This report provides an overview of the incidence, treatment and survival for myeloproliferative neoplasms (MPN) and myelodysplastic syndromes (MDS) in Ireland. These are categories of haematological malignancy that largely comprise conditions that, before about 2000, were not considered full malignancies but that are now recognised as such. MPNs are characterized by proliferation of one or more myeloid cell lineages, predominantly in the bone marrow. This results in increased numbers of normal granulocytes (granular white blood cells), erythrocytes (red blood cells) or platelets in peripheral blood. Myelodysplastic syndromes (MDS) are characterised by cytopenia (deficiency of one or more blood cell types), and dysplasia (abnormal development) in one or more of the major myeloid cell lines (blood cells derived from bone marrow). MDS are the most common precursors of leukaemia.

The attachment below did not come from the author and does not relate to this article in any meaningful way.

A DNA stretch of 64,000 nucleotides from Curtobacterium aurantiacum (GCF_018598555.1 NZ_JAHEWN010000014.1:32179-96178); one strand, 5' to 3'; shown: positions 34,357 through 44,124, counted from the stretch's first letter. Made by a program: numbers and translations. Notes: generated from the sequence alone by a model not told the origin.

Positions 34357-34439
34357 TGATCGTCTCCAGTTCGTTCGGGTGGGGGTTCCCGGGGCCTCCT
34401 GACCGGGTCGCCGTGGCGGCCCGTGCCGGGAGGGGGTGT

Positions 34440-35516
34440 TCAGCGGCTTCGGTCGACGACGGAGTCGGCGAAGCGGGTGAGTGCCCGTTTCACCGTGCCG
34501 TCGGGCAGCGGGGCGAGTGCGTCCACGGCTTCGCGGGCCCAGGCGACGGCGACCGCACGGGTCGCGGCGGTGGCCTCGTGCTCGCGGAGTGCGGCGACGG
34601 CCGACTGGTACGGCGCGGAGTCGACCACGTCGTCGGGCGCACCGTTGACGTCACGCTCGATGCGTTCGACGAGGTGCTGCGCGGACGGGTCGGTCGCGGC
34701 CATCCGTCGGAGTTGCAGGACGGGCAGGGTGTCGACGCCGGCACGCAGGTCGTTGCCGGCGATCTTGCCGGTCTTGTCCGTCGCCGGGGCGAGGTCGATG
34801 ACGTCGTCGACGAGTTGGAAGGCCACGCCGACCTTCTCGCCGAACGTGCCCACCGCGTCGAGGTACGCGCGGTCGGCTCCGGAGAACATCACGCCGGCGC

On average, 153 cases of MPN were diagnosed per year in Ireland during 1994-2012, or 124 cases if chronic myeloid leukaemias (CML) are excluded. The most common subtypes of MPN were chronic myeloproliferative disease of unspecified type, polycythaemia vera, essential thrombocythaemia and CML. MDS cases (mainly unspecified subtype and refractory anaemias) averaged 112 per year over the same period. Trends in MPN are unclear (some increase but not significant overall), while MDS showed a significant increase between 1994 and 2012. However, these trends may, in part, reflect under-diagnosis or under-registration in earlier years. Variation in diagnosis or registration of these conditions also complicates international comparisons of incidence of these conditions, and true geographic variation within Europe is not clear from published figures. Tumour-directed treatments for these diseases (excluding symptom-treating procedures) mainly involve chemotherapy or immunotherapy, but only a minority of patients had such treatment within the first year after diagnosis: 48% of MPN cases, 41% of MPN excluding CML cases, and only 16% of MDS cases, during 2006-2012. For some patients, treatment may not begin until later disease progression (‘watchful waiting’). Five-year net survival was high for MPN (average 79% for cases diagnosed 2006-2011) but was much poorer for MDS (55% for 2006-2011). However, survival for both groups has improved in recent years.